Mastitis: Streptococcus agalactiae in Cows (Bovis) | Vetlexicon
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Mastitis: Streptococcus agalactiae

ISSN 2398-2993

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Synonym(s): somatic cell count, SCC, Strep


  • Cause: Streptococcus agalactiae.
  • Signs: mild to severe mastitis (subclinical disease common).
  • Diagnosis: bacteriology of milk samples.
  • Treatment: antibiotics.
  • Prognosis: good.

Presenting signs

  • Most commonly a subclinical infection resulting in a dramatically increased somatic cell count.

Acute presentation

  • May cause transient clinical signs which are often short-lived.

Geographic incidence

  • Worldwide although it is rarely diagnosed in UK dairy herds.

Age predisposition

  • All milking cows.

Public health considerations

  • Streptococcus agalactiae Streptococcus spp also causes neonatal septicaemia in humans.
    • Human infection is generally acquired from other human sources, although there may be some risk associated with direct exposure to infected animals or their products.
  • Although some surface antigens seem to be specific to the cow, Streptococcus agalactiae is now recognized to be part of the normal bacterial flora in the human throat, genitourinary tract, and rectum.
  • Mastitis is often the main reason for antibiotic use on dairy farms and better control of mastitis in general is, therefore, crucial if we are to reduce the requirement for antibiotics and reduce the risk of antimicrobial resistance.

Cost considerations

  • Mastitis is the most costly infectious disease affecting dairy cattle, accounting for 38% of the total direct costs of the common production diseases.


Predisposing factors


  • Purchasing infected cows.
  • Partial/no use of antibiotic dry cow therapy Dry cow therapy: overview.
  • Partial/no use of post-milking teat disinfection.
  • Poorly maintained milking machine.
  • Unhygienic parlor practices.


  • Streptococcus agalactiae Streptococcus spp is a highly contagious obligate pathogen of the bovine mammary gland.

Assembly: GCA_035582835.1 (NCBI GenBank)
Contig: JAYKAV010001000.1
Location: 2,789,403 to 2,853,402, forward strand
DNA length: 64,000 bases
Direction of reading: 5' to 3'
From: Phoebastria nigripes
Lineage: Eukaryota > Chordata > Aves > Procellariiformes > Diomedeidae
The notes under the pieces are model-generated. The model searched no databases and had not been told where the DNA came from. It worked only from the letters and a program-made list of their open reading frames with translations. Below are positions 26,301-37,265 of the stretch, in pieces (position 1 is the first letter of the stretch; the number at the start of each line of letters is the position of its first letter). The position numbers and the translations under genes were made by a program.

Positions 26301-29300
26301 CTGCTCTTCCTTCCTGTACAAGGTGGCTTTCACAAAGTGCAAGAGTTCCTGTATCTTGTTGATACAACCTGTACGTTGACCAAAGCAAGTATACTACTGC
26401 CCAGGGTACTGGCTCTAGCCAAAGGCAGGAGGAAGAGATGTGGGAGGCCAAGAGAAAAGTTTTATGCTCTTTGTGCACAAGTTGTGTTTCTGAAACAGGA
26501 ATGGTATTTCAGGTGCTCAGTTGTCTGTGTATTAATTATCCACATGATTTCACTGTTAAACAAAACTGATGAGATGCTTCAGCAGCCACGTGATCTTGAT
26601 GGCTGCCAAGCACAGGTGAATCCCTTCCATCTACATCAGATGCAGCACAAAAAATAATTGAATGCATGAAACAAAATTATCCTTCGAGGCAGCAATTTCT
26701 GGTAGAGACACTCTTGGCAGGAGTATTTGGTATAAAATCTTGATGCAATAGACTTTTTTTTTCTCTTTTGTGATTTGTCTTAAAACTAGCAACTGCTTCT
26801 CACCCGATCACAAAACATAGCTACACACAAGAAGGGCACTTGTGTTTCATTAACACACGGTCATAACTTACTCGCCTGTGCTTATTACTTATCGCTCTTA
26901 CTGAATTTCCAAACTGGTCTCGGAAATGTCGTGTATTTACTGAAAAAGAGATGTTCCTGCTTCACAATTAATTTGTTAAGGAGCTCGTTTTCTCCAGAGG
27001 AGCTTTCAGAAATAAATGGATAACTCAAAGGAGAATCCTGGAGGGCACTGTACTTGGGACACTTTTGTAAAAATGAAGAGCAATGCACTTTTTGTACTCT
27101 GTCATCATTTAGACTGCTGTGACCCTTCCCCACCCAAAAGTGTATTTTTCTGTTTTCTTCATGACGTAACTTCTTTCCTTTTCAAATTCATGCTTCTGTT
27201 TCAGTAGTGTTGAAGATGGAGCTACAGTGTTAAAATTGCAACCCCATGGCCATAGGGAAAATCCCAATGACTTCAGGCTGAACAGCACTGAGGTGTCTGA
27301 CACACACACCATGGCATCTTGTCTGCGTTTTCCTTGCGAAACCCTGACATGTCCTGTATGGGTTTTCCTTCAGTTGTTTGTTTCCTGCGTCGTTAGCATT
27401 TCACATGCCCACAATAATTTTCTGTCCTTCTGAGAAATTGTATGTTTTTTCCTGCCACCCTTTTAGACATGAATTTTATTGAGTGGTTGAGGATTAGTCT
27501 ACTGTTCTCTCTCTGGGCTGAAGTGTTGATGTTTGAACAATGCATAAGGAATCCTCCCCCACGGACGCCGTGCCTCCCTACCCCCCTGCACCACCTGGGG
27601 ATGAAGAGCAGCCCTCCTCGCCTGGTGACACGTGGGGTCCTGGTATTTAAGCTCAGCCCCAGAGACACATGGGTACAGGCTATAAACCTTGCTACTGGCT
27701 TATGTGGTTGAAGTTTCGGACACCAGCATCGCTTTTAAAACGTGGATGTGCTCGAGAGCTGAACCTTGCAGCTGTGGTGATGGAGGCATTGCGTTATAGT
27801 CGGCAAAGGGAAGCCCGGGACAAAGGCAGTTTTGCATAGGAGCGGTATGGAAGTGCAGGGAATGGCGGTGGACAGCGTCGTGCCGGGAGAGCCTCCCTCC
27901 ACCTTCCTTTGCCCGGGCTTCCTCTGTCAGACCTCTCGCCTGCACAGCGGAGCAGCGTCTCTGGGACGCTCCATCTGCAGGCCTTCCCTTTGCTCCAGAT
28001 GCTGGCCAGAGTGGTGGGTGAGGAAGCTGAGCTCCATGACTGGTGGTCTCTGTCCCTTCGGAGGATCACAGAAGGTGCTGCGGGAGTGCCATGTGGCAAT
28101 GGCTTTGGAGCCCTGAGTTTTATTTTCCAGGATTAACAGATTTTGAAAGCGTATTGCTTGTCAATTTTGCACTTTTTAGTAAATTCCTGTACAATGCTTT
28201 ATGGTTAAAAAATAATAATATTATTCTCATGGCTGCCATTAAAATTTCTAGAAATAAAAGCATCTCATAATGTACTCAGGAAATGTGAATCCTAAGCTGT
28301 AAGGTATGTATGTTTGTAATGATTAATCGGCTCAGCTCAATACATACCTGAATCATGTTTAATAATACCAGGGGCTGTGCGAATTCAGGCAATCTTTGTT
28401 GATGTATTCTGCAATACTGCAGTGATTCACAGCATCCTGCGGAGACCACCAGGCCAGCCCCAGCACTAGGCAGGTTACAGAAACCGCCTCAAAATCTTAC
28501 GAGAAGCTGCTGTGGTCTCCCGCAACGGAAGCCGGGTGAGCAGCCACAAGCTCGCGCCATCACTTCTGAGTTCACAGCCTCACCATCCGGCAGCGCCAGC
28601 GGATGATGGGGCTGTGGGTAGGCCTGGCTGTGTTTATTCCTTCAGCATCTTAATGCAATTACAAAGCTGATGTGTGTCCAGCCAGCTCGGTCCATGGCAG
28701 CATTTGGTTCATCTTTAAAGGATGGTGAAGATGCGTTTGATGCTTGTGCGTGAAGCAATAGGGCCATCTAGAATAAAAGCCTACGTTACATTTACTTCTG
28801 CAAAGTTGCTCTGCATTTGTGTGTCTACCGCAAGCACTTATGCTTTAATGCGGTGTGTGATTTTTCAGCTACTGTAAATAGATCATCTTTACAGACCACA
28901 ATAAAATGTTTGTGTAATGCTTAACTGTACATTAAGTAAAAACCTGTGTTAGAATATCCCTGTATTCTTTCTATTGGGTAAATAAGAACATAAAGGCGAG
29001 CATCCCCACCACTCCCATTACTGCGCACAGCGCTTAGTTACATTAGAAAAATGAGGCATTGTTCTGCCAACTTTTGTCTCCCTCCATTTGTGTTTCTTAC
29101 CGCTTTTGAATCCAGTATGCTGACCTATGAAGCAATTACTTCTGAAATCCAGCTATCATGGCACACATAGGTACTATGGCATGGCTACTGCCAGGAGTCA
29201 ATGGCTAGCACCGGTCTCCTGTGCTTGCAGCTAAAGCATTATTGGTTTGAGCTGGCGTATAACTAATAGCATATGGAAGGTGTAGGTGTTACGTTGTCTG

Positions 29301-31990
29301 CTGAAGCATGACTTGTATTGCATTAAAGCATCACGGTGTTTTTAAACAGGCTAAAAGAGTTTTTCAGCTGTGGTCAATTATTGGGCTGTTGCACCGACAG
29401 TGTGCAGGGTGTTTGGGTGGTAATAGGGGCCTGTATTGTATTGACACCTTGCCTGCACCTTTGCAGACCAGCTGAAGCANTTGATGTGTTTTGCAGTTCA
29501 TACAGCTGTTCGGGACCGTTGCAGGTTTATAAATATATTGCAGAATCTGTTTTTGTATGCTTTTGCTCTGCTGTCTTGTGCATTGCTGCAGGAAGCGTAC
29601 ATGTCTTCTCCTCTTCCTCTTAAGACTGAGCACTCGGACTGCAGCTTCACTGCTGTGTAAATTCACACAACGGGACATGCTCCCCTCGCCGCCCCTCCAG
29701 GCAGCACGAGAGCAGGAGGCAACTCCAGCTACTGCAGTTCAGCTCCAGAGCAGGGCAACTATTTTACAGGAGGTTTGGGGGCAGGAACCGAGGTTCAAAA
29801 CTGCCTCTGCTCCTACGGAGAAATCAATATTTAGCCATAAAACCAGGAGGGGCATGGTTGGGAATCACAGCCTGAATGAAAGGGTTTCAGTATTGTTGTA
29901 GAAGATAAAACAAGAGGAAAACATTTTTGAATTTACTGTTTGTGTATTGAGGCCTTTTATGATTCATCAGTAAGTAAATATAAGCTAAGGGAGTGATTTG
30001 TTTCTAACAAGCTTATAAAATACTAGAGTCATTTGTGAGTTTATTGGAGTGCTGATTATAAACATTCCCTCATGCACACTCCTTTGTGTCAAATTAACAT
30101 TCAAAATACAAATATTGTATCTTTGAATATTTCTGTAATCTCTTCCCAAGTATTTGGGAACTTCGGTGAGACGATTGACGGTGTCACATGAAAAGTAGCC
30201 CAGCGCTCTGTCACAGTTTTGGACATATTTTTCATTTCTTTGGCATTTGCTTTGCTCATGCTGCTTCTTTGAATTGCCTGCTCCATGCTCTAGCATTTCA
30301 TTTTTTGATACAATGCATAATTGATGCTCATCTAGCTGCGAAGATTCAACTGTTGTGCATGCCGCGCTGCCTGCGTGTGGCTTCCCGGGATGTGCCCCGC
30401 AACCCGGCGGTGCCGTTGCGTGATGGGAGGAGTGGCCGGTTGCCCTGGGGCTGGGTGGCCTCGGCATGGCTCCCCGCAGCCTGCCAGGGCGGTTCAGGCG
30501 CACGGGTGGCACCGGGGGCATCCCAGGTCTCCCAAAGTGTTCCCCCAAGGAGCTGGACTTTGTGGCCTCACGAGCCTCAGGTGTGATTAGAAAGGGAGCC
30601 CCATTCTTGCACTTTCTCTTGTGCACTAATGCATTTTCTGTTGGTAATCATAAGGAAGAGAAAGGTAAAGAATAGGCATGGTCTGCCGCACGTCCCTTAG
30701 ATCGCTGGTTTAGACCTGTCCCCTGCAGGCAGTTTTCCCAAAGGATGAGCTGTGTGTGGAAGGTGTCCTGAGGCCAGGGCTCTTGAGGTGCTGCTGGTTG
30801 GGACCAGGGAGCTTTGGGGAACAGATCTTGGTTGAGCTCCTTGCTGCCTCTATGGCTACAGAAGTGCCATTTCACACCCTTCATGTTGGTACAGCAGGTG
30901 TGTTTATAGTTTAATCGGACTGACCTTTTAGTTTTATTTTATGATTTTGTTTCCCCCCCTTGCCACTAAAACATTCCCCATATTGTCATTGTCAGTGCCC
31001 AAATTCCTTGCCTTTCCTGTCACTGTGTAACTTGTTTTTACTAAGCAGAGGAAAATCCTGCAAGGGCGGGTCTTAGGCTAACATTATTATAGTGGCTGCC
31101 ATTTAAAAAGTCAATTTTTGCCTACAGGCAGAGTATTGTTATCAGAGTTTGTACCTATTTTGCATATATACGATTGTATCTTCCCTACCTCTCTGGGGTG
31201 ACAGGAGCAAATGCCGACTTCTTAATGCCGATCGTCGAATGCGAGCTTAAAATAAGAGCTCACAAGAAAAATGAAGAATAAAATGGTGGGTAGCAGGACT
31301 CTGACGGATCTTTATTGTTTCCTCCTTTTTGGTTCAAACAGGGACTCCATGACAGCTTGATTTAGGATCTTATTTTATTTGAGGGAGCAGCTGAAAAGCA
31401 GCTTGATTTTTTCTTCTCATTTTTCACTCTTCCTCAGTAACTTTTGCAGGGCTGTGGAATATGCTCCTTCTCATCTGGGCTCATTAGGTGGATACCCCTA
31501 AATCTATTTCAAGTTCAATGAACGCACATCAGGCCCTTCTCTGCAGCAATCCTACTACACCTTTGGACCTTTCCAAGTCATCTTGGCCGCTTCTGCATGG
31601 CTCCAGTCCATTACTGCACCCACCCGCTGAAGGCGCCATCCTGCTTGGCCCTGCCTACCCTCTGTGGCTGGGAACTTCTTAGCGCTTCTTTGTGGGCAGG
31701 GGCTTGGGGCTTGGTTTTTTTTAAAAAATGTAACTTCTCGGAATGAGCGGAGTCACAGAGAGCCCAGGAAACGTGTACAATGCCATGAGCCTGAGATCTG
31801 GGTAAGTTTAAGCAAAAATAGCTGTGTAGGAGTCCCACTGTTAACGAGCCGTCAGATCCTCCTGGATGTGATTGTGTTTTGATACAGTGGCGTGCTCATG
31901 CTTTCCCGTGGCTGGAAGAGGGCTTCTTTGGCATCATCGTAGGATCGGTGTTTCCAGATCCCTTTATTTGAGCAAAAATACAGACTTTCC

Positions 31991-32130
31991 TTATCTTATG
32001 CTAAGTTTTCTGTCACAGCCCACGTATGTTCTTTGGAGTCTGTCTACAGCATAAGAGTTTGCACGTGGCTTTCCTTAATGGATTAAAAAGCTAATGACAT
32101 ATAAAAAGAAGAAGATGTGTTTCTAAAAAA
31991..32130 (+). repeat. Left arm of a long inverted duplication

• Infected cattle function as reservoirs of infection.
  • The udder is recognized as the only likely source of the organism in the milk. Consequently, all isolates in the bulk tank are usually assumed to have come from the udder.


  • Streptococcus agalactiae has the ability to adhere to the mammary tissue of cows and the specific microenvironment of the bovine udder is necessary for the growth of the bacterium.
  • The virulence of various strains is related to differences in their ability to adhere to the mammary epithelium.


  • S. agalactiae is a highly contagious obligate parasite of the bovine mammary gland.
  • It generally does not survive for long periods of time outside of the mammary gland.
  • Teat skin and any fomite such as milkers’ hands and milking equipment can be heavily contaminated.
  • The teat canal is the only route of entry into the gland for these bacterial pathogens. As a result, the primary method of transmission is via contact between susceptible, uninfected quarters with fomites contaminated with infective milk.
  • Consequently, the milking time is the primary risk period.


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Further Reading


Refereed Papers

  • Recent references from PubMed and VetMedResource.
  • Keefe G (2012) Update on control of Staphylococcus aureus and Streptococcus agalactiae for management of mastitis. Vet Clin North Am Food Anim Pract 28, 203–16 PubMed.
  • Huijps K, Lam T J & Hogeveen H (2008) Costs of mastitis: facts and perception. J Dairy Res 75, 113–20 PubMed.
  • Bradley, Andrew J, Leach K A, Breen J E, Green Laura E & Green M J (2007) Survey of the incidence and aetiology of mastitis on dairy farms in England and Wales. Vet Rec 160 (8), 253-258 PubMed.
  • Kossaibati M A & Esslemont R J (1997) The costs of production diseases in dairy herds in England. Vet J 154, 41–51 PubMed.
  • Keefe G P (1997) Streptococcus agalactiae mastitis: a review. Can Vet J 38, 429–437.
  • Bartlett P C, Miller G Y, Lance S E & Heider L E (1991) Use of bulk tank and milk filter cultures in screening for Streptococcus agalactiae and coagulase-positive Staphylococci. J Food Protect 54, 848-851.
  • Erskine R J, Eberhart R J, Hutchinson L J et al (1987) Herd management and prevalence of mastitis in dairy herds with high and low somatic cell counts. JAVMA 190, 1411–6 PubMed.
  • Farnsworth R J (1987) Indications of contagious and environmental mastitis pathogens in a dairy herd. Proceedings 26th Annual Meeting of the National Mastitis Council 26, 151–5.
  • Wanger A R & Dunny G M (1987) Identification of a Streptococcus agalactiae protein antigen associated with bovine mastitis isolates. Infect Immun 55, 1170-1175 PubMed.
  • Gonzalez R N, Jasper D E, Bushnell R B & Farver T B (1986) Relationship between mastitis pathogen numbers in bulk tank milk and bovine udder infections in California dairy herds. JAVMA 189, 442-445 PubMed.
  • Wanger A R & Dunny G M (1984) Specific agglutination of Streptococcus agalactiae from bovine mastitis by casein components of bovine milk. J Dairy Sci, 67, 2441-2445 PubMed.
  • Guterbock W M & Blackmer P E (1984) Veterinary interpretation of bulktank milk. Vet Clin North Am Large Anim Pract 6, 257–68 PubMed.
  • Jain N C (1979) Common mammary pathogens and factors in infection and mastitis. J Dairy Sci 62, 128-134 PubMed.
  • McDonald J S (1977) Streptococcal and Staphylococcal mastitis. JAVMA 170, 1157-1159.
  • Mhalu F S (1976) Infection with Streptococcus agalactiae in a London hospital. J Clin Pathol 29, 309-312 PubMed.